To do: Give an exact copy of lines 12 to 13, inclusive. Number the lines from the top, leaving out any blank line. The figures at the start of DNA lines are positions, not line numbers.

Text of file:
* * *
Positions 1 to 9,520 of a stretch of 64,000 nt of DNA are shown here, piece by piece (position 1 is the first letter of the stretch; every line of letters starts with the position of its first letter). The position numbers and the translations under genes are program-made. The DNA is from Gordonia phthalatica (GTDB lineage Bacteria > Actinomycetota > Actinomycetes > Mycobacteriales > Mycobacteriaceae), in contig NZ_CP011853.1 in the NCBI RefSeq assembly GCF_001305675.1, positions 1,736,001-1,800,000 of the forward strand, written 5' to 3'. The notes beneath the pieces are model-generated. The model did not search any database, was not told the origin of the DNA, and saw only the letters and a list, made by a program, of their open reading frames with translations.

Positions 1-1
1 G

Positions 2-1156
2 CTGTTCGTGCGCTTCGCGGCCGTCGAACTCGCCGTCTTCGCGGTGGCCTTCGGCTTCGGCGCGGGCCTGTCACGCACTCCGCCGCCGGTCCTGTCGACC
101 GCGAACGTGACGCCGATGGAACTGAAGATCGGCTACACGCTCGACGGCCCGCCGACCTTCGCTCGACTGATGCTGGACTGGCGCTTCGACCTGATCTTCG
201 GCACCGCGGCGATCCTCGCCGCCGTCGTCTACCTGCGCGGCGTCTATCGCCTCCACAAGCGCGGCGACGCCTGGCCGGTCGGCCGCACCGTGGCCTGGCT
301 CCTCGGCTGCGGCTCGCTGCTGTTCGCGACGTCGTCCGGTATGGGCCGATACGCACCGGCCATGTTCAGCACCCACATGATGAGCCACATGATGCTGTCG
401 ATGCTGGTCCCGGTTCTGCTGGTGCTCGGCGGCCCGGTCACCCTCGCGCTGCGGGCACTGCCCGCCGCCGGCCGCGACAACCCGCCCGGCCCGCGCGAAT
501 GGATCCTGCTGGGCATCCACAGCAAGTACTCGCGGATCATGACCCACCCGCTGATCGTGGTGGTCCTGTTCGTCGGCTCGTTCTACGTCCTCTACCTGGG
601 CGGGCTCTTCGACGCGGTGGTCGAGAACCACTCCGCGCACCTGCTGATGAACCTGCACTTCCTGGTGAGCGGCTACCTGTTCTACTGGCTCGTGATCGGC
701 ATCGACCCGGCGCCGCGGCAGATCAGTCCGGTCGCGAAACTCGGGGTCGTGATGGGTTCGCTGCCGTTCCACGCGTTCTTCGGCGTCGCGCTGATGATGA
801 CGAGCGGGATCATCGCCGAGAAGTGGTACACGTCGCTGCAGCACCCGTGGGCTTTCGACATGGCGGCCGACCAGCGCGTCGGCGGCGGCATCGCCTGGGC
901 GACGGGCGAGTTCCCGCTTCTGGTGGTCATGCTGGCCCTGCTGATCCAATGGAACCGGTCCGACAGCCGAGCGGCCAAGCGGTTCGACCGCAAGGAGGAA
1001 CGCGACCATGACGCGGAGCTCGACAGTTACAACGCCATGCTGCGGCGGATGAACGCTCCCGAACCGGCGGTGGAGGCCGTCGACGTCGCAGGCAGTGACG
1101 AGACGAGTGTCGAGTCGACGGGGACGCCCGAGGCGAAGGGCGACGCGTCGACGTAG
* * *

701 ATCGACCCGGCGCCGCGGCAGATCAGTCCGGTCGCGAAACTCGGGGTCGTGATGGGTTCGCTGCCGTTCCACGCGTTCTTCGGCGTCGCGCTGATGATGA
801 CGAGCGGGATCATCGCCGAGAAGTGGTACACGTCGCTGCAGCACCCGTGGGCTTTCGACATGGCGGCCGACCAGCGCGTCGGCGGCGGCATCGCCTGGGC